With influencer marketing on the rise, the major social platforms are trying to find ways to provide increased transparency on paid or sponsored posts, in order to help both users and brands maximize on their opportunities (and stay within FTC guidelines).
Last year, Facebook introduced a new option which enables selected Pages to tag third party sponsors in their posts to ensure such connection is clear.
As you can see, the brand is tagged within the post and is listed in the top headline, denoting that this is sponsored content. Once tagged, both the creator and the tagged brand are able to access post-level insights, and both have the option of sharing and/or boosting the post.
This enables more flexibility around such arrangements - the only catch is that thus far it's only available to verified Pages and profiles. But now, Facebook's extending the option to more Pages, with all Page owners now able to apply for access, and many Pages being provided with the tag option automatically.
If you have access, the new Branded Content tags will be at the bottom of your post composer (as noted, if you don't have access, you can apply here).
Once you tap or click on the icon, you'll be given a quick explanation of what the tag entails to ensure you're aware of the system.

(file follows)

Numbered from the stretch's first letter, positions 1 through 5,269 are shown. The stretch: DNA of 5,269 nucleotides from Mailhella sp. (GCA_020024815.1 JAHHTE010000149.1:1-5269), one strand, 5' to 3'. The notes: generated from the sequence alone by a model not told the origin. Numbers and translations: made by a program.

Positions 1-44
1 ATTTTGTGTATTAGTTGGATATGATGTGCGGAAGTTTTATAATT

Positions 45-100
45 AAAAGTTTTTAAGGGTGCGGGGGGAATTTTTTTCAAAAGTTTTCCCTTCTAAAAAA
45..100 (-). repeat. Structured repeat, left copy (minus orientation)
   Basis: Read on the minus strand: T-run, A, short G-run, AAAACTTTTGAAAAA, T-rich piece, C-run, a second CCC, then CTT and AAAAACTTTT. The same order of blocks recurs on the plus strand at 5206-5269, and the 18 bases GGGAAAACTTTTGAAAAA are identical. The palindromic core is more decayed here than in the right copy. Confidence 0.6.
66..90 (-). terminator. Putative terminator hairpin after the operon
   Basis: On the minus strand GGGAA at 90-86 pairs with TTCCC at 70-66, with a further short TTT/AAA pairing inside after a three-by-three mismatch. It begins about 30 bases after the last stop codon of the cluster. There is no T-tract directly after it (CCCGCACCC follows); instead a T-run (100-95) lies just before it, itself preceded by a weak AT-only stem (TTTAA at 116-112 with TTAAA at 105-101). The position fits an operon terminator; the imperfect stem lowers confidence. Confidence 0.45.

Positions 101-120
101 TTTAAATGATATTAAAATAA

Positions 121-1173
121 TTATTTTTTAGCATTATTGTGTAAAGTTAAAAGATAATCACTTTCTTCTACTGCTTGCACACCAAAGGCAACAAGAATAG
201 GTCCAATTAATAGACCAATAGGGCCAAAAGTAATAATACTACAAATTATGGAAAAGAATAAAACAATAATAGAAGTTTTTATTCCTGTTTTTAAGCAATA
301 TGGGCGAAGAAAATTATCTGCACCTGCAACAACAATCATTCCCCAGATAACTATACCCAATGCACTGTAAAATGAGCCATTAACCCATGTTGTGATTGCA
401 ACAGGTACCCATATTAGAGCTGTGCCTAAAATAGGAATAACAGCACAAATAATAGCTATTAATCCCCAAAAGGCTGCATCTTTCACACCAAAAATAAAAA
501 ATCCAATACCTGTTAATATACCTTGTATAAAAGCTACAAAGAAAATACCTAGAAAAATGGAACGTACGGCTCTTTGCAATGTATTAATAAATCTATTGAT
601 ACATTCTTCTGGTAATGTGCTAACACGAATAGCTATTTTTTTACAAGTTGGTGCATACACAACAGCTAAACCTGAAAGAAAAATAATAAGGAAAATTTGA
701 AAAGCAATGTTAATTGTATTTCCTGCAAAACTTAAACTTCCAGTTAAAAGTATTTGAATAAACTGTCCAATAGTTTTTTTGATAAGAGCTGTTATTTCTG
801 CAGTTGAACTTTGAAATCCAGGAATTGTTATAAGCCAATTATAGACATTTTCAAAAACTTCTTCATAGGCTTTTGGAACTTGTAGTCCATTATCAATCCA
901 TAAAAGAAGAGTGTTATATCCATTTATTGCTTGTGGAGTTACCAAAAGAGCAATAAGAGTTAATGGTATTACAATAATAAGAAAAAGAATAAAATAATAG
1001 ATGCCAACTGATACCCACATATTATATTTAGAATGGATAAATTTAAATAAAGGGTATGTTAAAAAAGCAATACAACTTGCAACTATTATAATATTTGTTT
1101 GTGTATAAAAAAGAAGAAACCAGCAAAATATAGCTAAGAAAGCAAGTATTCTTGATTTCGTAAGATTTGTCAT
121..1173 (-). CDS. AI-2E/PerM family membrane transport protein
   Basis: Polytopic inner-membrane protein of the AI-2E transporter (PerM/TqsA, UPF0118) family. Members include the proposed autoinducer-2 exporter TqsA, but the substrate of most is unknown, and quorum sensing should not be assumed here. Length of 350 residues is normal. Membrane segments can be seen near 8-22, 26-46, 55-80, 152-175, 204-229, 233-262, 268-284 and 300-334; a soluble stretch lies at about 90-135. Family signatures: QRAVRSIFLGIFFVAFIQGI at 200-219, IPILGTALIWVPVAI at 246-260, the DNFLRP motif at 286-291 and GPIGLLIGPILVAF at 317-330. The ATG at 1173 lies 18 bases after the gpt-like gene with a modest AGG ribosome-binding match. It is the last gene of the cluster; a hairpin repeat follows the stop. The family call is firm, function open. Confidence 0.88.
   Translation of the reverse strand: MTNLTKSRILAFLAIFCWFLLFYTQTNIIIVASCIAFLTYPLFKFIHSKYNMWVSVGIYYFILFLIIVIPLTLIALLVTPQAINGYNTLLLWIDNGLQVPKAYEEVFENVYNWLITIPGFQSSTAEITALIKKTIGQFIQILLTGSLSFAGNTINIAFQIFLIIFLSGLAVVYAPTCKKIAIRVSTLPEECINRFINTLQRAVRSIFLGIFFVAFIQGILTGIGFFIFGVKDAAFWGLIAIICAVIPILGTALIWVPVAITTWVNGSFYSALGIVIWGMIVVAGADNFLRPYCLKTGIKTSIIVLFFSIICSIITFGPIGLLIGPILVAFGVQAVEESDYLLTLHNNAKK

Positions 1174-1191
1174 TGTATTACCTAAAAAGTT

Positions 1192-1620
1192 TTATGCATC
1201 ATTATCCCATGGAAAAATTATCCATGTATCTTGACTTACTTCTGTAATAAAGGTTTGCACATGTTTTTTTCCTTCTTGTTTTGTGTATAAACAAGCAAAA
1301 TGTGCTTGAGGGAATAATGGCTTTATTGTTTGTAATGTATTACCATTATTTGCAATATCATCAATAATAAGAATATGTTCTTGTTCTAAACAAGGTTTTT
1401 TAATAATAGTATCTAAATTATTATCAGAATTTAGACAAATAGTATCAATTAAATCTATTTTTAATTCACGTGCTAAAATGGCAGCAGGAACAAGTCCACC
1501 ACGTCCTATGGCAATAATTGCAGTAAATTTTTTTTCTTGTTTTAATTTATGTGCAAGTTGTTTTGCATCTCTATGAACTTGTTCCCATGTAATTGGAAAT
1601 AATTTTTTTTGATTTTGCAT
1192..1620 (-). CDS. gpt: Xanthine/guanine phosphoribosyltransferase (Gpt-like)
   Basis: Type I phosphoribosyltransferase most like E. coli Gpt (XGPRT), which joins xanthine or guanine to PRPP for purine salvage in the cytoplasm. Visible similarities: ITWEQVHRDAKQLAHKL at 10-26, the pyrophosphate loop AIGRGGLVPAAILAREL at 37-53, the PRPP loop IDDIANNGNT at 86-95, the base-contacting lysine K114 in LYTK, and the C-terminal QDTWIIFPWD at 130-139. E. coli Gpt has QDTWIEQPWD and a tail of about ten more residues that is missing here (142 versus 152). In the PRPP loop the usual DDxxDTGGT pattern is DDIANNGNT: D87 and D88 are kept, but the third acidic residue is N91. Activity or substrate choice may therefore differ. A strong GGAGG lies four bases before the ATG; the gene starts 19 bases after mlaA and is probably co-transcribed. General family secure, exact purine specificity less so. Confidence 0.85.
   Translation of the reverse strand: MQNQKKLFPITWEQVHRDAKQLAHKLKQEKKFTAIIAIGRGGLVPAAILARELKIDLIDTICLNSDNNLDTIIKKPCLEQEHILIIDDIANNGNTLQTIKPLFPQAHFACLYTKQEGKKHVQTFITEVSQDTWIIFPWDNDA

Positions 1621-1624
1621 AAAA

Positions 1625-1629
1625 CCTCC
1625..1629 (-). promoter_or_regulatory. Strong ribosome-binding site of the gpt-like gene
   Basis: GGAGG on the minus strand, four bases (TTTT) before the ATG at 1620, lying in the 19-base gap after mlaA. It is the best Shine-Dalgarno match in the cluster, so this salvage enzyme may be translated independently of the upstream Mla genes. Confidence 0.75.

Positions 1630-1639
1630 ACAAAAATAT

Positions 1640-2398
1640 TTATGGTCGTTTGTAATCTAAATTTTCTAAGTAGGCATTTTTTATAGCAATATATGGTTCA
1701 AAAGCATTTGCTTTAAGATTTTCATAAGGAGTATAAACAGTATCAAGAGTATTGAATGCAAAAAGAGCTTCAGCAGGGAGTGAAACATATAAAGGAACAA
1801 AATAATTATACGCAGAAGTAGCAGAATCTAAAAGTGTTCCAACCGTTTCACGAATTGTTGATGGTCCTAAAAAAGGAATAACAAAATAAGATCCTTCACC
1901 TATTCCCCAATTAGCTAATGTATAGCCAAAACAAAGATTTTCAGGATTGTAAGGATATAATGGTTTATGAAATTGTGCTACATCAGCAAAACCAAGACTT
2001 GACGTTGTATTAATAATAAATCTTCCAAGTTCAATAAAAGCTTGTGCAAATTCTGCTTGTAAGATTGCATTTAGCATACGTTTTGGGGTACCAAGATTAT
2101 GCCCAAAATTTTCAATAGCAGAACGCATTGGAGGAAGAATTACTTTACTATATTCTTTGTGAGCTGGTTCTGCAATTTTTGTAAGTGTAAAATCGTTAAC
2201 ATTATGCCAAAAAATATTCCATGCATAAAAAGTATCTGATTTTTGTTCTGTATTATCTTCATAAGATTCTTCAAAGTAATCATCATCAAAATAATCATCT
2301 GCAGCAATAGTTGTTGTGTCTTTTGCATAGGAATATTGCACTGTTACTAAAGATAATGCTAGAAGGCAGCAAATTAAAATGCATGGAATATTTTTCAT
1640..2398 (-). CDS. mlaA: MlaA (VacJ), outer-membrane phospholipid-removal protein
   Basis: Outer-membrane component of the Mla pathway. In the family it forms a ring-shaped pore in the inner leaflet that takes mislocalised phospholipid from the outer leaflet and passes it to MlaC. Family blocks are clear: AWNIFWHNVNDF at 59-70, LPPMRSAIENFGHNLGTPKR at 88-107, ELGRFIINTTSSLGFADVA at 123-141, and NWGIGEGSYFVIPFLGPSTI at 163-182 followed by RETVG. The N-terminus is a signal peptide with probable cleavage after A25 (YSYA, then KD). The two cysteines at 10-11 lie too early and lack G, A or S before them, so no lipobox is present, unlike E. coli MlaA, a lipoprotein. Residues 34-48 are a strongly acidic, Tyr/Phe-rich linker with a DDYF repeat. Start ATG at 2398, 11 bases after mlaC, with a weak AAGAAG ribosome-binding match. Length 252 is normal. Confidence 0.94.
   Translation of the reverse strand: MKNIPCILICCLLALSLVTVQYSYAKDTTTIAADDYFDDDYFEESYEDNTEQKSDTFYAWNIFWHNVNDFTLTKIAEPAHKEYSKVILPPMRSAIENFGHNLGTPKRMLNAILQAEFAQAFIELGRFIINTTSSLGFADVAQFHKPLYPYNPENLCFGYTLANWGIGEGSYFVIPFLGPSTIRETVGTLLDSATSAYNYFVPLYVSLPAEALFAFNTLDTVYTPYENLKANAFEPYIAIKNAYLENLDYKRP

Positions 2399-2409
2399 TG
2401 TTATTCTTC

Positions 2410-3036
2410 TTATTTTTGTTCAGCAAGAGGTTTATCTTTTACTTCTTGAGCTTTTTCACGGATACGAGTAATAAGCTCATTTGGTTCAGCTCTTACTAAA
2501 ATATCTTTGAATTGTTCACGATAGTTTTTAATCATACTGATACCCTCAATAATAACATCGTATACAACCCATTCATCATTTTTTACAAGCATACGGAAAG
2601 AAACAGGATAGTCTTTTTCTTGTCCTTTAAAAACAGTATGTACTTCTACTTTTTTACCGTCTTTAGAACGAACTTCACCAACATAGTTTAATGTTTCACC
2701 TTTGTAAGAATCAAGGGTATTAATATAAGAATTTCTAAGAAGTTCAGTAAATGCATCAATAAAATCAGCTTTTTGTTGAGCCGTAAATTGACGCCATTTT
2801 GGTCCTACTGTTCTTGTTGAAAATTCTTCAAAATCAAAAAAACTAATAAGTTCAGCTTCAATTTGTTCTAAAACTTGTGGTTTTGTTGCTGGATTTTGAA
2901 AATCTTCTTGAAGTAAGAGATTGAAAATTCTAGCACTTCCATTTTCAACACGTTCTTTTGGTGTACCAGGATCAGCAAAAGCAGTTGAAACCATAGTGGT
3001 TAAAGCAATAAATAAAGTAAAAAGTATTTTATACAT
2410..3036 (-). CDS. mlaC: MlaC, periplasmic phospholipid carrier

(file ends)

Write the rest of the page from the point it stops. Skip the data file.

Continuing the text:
You can then tag whichever Page you want - they'll show up as a 'with' mention, just like the Lady Gaga example above.
Facebook notes that once your Page is deemed eligible for Branded Content tags, you need to adhere to their platform policies around the use the branded content - there's more information on this via the Help Center or in Facebook's policy documentation.
In addition to this, Facebook's also updated their branded content post tags, adding the word 'Paid' in the header for increased clarity.
"Our goal with this change is to make it clear to people that branded content posts represent an exchange of value between the publisher and a third party."
Facebook's also announced some updates to their Branded Content Policy in order to allow logos, watermarks, and graphical overlays to be displayed throughout a video post. Previously, logos and watermarks weren't allowed to appear in the first three seconds of a video.
And on enforcement, Facebook has also updated how violations of their Branded Content policy will be actioned:
"Pages that post branded content in violation of our policies will get a notification letting them know what needs to be corrected. We will no longer remove violating posts; instead, violating posts will still appear on a publisher's Page, but will be hidden from News Feed. Publishers can restore News Feed visibility by fixing the violation."
As noted, with influencer and sponsored posts becoming more common, all of the major platforms are looking into ways to increase transparency, while also facilitating the partnership process. Instagram's currently testing similar partner tags, while Snapchat's also rolling out collaborator tools which may grow to include 'Sponsored' tags.
Really, such transparency is a required element, though it may make things a little more complex for influencer agencies and those seeking to capitalize on every opportunity. For users, however, it'll make it much easier to understand - it won't necessarily lessen the impact of the message, but it'll provide more context as to what each post is about.